Space Photos - SEARCH
 Frequently Asked Questions
 Hubble - APOD Selections
 Earth from Space Photos
 Robert Gendler Photos
 Apollo Gemini Mercury Photos
 Top 50
 Space Shuttle - Space Station Photos
 Recent Requests
 Spitzer Photos
 More Hubble Photos
 Astronaut Crew Portraits
 Chandra Catalog
 Planet Photos
 Comets - Asteroids
 Other Astronomy Photos
 Sun Photos
 Links I Use
 Gift Certificates
 Show Order

Click to enlargeHubble Lonely Black Holes Photo

January 13, 2000
Photo No: H2000-03
Lone Black Hole Passes in Front of Star

[Left] (Not shown) Two images of a crowded starfield as seen through a ground-based telescope show the subtle brightening of a star due to the effect of gravitational microlensing, where an invisible but massive foreground object passes in front of the star and amplifies its light. The dark lensing object is estimated to be a six-solar-mass black hole that is drifting alone among the stars.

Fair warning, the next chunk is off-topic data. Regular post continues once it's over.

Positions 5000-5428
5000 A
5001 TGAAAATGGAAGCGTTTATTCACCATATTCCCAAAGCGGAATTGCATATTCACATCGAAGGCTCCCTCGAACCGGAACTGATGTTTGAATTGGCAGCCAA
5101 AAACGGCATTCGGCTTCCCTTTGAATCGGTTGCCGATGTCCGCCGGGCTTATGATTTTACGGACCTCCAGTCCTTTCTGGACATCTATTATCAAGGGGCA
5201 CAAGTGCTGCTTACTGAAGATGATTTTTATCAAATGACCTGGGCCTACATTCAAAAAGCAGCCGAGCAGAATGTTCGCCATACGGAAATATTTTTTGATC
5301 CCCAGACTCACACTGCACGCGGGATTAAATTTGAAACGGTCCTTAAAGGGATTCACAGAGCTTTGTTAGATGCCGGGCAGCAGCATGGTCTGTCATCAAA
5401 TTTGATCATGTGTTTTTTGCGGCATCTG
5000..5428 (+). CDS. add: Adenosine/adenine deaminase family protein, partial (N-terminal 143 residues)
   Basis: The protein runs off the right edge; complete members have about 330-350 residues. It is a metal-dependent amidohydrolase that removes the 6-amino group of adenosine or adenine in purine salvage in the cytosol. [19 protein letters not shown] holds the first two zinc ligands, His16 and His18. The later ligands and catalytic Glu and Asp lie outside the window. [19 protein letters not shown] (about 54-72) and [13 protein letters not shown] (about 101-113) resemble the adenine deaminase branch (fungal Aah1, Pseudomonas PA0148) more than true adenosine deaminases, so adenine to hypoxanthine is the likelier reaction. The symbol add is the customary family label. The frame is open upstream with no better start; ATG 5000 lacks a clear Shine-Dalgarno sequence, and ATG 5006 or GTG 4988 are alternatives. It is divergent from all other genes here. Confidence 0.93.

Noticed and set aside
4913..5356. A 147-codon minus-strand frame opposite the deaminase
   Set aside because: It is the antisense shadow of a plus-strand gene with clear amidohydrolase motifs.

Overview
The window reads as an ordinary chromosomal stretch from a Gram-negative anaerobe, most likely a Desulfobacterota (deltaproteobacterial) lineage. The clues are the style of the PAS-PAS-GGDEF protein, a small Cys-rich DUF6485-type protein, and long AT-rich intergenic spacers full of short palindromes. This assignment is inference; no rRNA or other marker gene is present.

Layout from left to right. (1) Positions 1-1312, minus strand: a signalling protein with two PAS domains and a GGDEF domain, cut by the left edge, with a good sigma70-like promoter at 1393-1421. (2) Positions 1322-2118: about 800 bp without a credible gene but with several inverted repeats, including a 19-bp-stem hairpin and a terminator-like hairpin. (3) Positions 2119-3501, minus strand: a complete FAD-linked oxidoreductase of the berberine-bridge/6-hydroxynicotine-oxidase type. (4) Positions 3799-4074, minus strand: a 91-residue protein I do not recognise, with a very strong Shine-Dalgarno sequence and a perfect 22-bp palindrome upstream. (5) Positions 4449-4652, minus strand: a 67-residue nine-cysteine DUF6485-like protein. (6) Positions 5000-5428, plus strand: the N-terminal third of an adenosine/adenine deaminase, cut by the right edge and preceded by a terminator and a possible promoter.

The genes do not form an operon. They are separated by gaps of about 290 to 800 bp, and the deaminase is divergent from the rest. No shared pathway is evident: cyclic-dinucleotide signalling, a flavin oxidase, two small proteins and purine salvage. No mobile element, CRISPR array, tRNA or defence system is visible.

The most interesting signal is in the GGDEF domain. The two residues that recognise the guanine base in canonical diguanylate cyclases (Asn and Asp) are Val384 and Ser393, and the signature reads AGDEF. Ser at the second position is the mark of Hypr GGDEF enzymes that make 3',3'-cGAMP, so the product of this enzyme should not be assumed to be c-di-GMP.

Credit: NOAO, Cerro Tololo Inter-American Observatory

[Right] A NASA Hubble Space Telescope image of the same field clearly resolves the lensed star and yields its true brightness. The Hubble observation was needed because the ground-based images do not tell how bright the lensed star actually was before (or after) it was lensed. The star fields where microlensing events are observed are so crowded with stars that the lensed star images are often blended together with images of unlensed stars. But with the Hubble images, astronomers can identify the lensed star and determine its normal brightness. The Hubble images were taken on June 15, 1999.

Credit: NASA and Dave Bennett (University of Notre Dame, Indiana)

Select Size: 
Follow SpaceImages on Twitter
Want to receive email updates? Click here.
Questions or Comments? Click here to send e-mail.